Core values for CSR

Isaac Mostovicz writes...

The excerpt below is from a paper of mine which will be published in the Special Issue of the Corporate Governance Journal and presented at the 2011 colloquium of EABIS, the Academy of Business in Society. I have co-authored the paper with Andrew Kakabadse and Nada Kakabadse.

The paper will be published on September 5th and looks at the core values which must underpin CSR programmes if they are to be effective.

On April 20th, 2010 an explosion on the Gulf of Mexico Deepwater Horizon oil rig exposed the United States to an historic ecological disaster.

This episode illustrates the limits of CSR programmes currently undertaken by global businesses. The logical rules and regulations which business and government leaders created did not work to exemplify the broadly shared social values that US society deemed to be important.  Representing our deeply held values and the metaphorical expressions of our beliefs, these accountability structures must change over time to continue to align with prevailing beliefs and core values. This global CSR failure also reflects the dynamic process which CSR programmes must undergo over time.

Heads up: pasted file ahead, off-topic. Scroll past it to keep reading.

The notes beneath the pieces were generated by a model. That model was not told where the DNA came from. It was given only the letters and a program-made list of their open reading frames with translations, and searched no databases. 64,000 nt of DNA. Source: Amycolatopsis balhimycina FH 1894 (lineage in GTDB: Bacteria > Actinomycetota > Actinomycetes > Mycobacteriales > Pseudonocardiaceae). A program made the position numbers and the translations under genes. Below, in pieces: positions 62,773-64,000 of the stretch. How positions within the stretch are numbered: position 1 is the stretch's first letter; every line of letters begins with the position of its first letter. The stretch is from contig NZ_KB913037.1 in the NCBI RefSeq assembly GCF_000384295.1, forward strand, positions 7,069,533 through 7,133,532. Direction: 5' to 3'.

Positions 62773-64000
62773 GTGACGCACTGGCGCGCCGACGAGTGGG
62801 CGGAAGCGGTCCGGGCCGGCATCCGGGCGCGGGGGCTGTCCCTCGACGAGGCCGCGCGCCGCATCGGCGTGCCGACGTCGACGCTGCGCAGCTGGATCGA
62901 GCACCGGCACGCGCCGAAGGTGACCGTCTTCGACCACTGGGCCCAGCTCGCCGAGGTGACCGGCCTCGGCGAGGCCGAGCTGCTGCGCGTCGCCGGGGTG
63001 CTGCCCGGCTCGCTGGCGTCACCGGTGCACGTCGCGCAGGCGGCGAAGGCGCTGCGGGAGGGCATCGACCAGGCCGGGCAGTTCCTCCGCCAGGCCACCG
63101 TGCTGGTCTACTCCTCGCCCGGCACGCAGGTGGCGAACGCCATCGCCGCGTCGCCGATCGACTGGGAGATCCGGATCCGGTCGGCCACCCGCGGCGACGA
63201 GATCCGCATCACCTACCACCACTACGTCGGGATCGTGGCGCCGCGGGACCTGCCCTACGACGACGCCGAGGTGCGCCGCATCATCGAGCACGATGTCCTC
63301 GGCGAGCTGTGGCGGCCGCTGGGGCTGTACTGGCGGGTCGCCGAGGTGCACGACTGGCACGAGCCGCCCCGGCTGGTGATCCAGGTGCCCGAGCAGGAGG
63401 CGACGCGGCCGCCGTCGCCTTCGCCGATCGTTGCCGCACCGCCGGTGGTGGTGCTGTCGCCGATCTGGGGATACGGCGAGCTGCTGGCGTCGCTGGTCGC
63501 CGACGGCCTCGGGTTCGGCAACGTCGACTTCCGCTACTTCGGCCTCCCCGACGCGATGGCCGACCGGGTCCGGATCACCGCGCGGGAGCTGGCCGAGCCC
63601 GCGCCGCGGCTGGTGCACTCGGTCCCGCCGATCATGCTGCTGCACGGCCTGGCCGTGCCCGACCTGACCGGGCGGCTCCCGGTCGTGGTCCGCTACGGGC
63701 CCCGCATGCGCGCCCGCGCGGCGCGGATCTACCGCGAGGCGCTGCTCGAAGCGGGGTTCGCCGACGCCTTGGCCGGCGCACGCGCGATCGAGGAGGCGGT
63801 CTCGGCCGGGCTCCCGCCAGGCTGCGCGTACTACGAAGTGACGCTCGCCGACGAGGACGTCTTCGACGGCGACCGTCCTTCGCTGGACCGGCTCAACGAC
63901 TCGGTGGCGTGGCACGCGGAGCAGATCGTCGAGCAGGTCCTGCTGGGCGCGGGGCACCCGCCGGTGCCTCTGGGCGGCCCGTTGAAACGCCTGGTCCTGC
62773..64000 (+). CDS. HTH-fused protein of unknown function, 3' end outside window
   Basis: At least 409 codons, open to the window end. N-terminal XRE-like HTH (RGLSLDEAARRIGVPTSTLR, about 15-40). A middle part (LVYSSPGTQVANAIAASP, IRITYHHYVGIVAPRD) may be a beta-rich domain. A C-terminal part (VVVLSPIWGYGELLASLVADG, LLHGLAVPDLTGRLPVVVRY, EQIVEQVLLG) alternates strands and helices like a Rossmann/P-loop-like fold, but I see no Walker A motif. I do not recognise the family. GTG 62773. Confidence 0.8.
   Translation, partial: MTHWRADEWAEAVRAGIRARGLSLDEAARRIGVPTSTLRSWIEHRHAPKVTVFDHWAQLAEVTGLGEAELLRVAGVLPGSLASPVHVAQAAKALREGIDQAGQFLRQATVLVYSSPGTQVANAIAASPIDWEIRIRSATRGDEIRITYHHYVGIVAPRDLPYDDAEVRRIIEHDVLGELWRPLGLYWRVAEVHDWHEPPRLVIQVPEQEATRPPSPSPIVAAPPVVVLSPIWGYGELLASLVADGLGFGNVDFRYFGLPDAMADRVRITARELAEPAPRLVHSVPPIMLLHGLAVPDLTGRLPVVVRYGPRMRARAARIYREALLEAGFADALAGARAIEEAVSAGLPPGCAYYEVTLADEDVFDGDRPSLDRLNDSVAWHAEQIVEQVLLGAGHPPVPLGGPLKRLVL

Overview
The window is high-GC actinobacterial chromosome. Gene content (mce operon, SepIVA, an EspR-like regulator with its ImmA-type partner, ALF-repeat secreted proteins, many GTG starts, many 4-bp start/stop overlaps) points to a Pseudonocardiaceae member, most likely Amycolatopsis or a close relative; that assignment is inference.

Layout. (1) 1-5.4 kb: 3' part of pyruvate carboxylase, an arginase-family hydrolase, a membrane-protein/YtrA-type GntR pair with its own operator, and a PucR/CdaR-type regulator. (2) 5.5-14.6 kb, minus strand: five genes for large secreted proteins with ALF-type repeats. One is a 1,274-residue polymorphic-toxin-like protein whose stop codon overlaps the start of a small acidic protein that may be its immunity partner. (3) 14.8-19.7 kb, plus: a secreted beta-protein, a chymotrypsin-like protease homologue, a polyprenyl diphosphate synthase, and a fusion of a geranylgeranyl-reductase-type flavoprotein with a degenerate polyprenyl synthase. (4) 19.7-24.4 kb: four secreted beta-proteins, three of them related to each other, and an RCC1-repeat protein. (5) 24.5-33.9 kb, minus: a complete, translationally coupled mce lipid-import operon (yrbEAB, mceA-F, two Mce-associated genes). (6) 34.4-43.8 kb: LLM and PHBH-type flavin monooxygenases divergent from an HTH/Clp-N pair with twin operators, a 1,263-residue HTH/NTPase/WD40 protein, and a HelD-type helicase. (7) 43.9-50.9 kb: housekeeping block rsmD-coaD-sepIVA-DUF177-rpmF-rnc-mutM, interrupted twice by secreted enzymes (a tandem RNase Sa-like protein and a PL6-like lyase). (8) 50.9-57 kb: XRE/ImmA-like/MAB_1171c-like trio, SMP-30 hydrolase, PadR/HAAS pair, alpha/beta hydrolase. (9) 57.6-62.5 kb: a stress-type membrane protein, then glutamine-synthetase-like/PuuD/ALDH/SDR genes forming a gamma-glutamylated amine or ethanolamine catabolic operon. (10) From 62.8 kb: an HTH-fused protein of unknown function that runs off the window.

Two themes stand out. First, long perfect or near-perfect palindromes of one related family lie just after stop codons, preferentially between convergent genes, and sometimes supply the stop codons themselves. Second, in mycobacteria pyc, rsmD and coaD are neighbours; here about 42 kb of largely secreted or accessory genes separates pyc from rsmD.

Emerging markets can also learn a valuable lesson from this case study as they continue on their path of economic development. Their CSR programmes should also reflect their own cultures’ unique social norms and be dynamic enough to respond to unprecedented threats due to increased stakeholder scrutiny and constraints on environmental and other resources.

Exploring this case study provides important theoretical lessons for companies in emerging markets and elsewhere to consider.  For instance, can increased regulation prevent corrupt or unaccountable corporate practices? Are voluntary systems of accountability fundamentally flawed and fuelled only by corporate disdain for regulation? And to what extent should markets be allowed to dictate the course of play vis-à-vis the more arm’s length yet expensive bureaucracy created by government regulation?

Corporate responsibility cannot be practiced if various personal attributes do not exist in the individuals within the company.  These consist of the four pillars of leadership, ethics, personal responsibility and trust, all of which are dynamic in nature. Incorporating these personal qualities can help improve the planning and practice of CSR programmes as well.

You say of this article...

Bookmark and Share